The chicken and the egg problem for digital securities exchanges
What’s the current state of digital securities exchanges and how to increase adoption
By Vanessa Malone
Security Token Market recently put out a report discussing the current state of security token trading, also known as digital securities. In their research, they identified 60 digital securities exchanges around the world. Of those 60, only 3 regulated exchanges are live with a combined daily trading volume of $193,731.¹ Of those 3, only 2 are approved to operate as Alternative Trading Systems (ATSs) in the U.S.
To put this in perspective, there are approximately 190 Cryptocurrency Exchanges and thousands of actively traded cryptocurrencies.² The average daily trading volume for the largest cryptocurrencies BTC, Ether, and XRP are $773M, $408M, and $241M, respectively.³ It is common knowledge that many crypto exchanges inflate trading volume, so we pulled these numbers from Messari, which filters out exchanges that don’t show consistent patterns of what they refer to as well functioning markets.
Nevertheless, this data still has to be taken with a grain of salt. Cryptocurrencies are still highly volatile and their value is widely considered to be mostly based on speculation.
On the other end of the trading spectrum are traditional securities exchanges. According to the World Federation of Exchanges, there are over 250 traditional securities market infrastructure providers. Of the global stock exchanges,16 of them have a market capitalization of over $1 trillion each. These exchanges trade billions every day.⁴
Digital securities exchanges are, of course, leagues away from reaching the level of traditional securities exchanges but it’s important to have context on them. Why? Because digital securities are much more aligned with traditional securities.
Digital securities are just digital representations of ownership in an underlying asset or company. Think of them like the next generation of current securities. All that’s new is that these securities have a blockchain wrapper to enhance transparency, accessibility, settlement and other incredible improvements, especially when paired with technology such as the Horizon tech stack.
Considering the NYSE was founded in 1772 and Nasdaq was founded 50 years ago, it doesn’t seem too far-fetched to say that today’s capital markets could use a technology upgrade.
The world seems to believe so too. In 2019, digital securities market capitalization represented just 0.4% of the $79 trillion dollar global equities market.⁵ The blockchain digitization for the next generation of real-world equities is forecast to grow to over $2 trillion dollars by 2030.⁶
That said, what are the factors inhibiting digital securities exchanges from taking on, or upgrading traditional securities issuance and trading?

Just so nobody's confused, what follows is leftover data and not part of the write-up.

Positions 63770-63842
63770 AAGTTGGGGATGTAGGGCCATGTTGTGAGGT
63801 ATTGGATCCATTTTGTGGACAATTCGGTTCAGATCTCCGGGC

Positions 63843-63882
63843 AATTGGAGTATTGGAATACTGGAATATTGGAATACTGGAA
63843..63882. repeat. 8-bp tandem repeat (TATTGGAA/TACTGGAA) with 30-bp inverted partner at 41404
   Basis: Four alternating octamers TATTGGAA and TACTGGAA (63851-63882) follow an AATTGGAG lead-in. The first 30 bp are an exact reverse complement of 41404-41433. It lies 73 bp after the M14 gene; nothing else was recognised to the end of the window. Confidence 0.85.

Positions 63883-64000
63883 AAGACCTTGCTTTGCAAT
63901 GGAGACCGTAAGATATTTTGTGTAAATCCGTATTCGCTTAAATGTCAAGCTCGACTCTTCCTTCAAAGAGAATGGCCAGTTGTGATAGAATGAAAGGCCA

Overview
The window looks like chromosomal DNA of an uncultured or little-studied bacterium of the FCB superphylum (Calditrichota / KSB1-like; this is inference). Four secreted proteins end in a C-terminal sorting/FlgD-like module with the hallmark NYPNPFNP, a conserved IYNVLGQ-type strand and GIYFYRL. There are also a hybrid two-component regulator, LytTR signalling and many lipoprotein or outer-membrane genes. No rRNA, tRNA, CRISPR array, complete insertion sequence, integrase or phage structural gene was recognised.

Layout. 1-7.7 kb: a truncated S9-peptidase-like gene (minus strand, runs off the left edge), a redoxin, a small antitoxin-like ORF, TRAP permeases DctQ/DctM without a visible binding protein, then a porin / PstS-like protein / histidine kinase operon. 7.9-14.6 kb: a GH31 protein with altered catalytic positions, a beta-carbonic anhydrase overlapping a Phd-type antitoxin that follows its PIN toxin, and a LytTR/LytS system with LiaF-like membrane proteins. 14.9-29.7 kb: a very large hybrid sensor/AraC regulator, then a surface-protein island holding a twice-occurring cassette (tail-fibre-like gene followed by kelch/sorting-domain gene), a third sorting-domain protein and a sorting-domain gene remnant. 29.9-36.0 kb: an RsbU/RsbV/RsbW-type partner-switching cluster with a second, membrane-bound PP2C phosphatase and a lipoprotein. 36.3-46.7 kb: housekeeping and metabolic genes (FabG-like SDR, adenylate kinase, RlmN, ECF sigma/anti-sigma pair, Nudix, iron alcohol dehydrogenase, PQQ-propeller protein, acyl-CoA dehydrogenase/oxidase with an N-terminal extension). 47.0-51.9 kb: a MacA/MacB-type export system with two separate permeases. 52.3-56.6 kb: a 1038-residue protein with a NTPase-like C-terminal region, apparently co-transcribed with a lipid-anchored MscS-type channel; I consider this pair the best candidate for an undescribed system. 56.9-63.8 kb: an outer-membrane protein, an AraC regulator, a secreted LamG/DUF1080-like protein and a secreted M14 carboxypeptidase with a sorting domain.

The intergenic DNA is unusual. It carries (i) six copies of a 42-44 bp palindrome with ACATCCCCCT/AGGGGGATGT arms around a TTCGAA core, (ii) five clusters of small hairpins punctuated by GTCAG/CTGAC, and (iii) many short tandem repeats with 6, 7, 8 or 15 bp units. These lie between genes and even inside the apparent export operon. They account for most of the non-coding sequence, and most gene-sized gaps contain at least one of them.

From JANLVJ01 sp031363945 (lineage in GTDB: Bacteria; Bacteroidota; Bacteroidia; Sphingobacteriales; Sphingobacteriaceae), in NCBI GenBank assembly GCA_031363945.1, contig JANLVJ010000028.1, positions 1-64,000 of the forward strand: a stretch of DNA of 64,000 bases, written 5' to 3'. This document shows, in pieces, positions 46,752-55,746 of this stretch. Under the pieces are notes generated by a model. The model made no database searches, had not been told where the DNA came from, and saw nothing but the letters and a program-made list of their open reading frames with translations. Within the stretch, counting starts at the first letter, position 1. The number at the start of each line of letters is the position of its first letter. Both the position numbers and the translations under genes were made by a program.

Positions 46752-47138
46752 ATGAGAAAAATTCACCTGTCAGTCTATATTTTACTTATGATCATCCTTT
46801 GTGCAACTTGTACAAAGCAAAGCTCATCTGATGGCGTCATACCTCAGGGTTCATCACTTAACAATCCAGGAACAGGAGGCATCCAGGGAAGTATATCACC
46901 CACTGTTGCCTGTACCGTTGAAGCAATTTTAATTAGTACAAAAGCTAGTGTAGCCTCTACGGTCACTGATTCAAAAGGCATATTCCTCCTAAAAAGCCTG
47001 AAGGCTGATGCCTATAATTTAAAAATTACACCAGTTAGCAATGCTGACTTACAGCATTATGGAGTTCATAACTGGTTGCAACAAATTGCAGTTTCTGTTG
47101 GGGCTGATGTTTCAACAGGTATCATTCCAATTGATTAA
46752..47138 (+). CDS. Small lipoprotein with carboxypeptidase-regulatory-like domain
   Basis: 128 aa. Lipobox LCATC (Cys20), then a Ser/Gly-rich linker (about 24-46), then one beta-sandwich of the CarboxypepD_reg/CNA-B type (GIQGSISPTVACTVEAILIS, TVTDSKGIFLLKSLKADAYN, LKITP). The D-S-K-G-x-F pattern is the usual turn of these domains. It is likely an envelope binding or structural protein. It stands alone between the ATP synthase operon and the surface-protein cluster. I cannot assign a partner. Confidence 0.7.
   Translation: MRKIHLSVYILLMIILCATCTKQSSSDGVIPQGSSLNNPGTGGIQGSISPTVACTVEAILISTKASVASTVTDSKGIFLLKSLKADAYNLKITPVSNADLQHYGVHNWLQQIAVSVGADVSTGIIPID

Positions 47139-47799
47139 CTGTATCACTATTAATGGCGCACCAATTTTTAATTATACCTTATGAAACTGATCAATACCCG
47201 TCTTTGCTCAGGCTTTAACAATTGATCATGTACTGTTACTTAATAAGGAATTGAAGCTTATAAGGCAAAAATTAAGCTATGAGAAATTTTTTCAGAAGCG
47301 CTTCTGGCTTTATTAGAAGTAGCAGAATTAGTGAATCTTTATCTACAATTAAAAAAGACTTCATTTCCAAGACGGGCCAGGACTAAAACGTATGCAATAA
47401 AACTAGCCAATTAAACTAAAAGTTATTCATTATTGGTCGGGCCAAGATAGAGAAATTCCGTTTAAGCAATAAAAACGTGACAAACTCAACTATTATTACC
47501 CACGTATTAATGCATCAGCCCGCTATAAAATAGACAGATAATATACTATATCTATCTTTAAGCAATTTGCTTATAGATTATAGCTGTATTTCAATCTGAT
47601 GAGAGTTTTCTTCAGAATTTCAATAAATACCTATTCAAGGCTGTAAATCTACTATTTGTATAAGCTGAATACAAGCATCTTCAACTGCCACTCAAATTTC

We have many blogs detailing the regulatory obstacles and items that need to be addressed in order for competitive trading venues to be approved. For now, let’s focus on the chicken and the egg problem when it comes to attracting issuers and investors onto this new type of exchange.
Exchanges need quality and interesting issuers to list on their exchanges, while issuers want to list on exchanges with active traders.
1. The problem with attracting issuers.
There is a big problem with attracting quality, viable issuers onto a digital security exchange. Out of the two current regulated exchanges, the one with the most listed securities has five. Because the concept of blockchain securities is still so new, it’s crucial to list credible, known securities on these marketplaces. But to attract bigger and more recognized issuers and companies, exchanges need to have compelling technology solutions to support an issuers’ needs better than the current traditional securities route.
Issuers don’t necessarily care about the “why” when it comes to blockchain, they care about the “how.” How will this new type of exchange support their company’s goals and its prospective investors in a better way?
This gap was the reason Horizon built a fully integrated compliance and trading ecosystem with a user-friendly interface from securitization through to secondary trading.
2. The problem with attracting enthusiastic traders.
Now onto the problem with attracting enthusiastic traders. The crowd is simply not interested in the current listed digital securities. Aside from the dismal trading volume, proof that investors aren’t currently interested in digital securities is made apparent in a statement mentioned earlier surrounding crypto exchanges.
It is common knowledge that crypto exchanges are riddled with wash trades, inaccurate volume, and other market manipulations. Most crypto exchanges are centralized, which means investors have to entrust their private keys with these entities. Despite all of this, millions of people take the risk in order to trade cryptocurrencies every day.
Many traders do this because they want to be part of something exciting and new. While blockchain is exciting and new, it’s not simple to understand.
Solving for the chicken and the egg problem
The blockchain community as we know it is still relatively small. Honing in on the fact that issuers don’t necessarily care about the “why” when it comes to blockchain, and that investors want an exciting and new experience related to things they’re passionate about, the Horizon team believes we’re onto something that removes the chicken and the egg problem.
Imagine going after assets that are well-known, understood, and who investors are dying to engage with. Now add in a comprehensive and user-friendly technology platform to support interested investors. We hope to be able to release some more details soon about an upcoming platform which aims to harness a global fan base and athletes. Learn more and be one of the first to hear new updates by joining the waitlist at https://globalfanexchange.com/.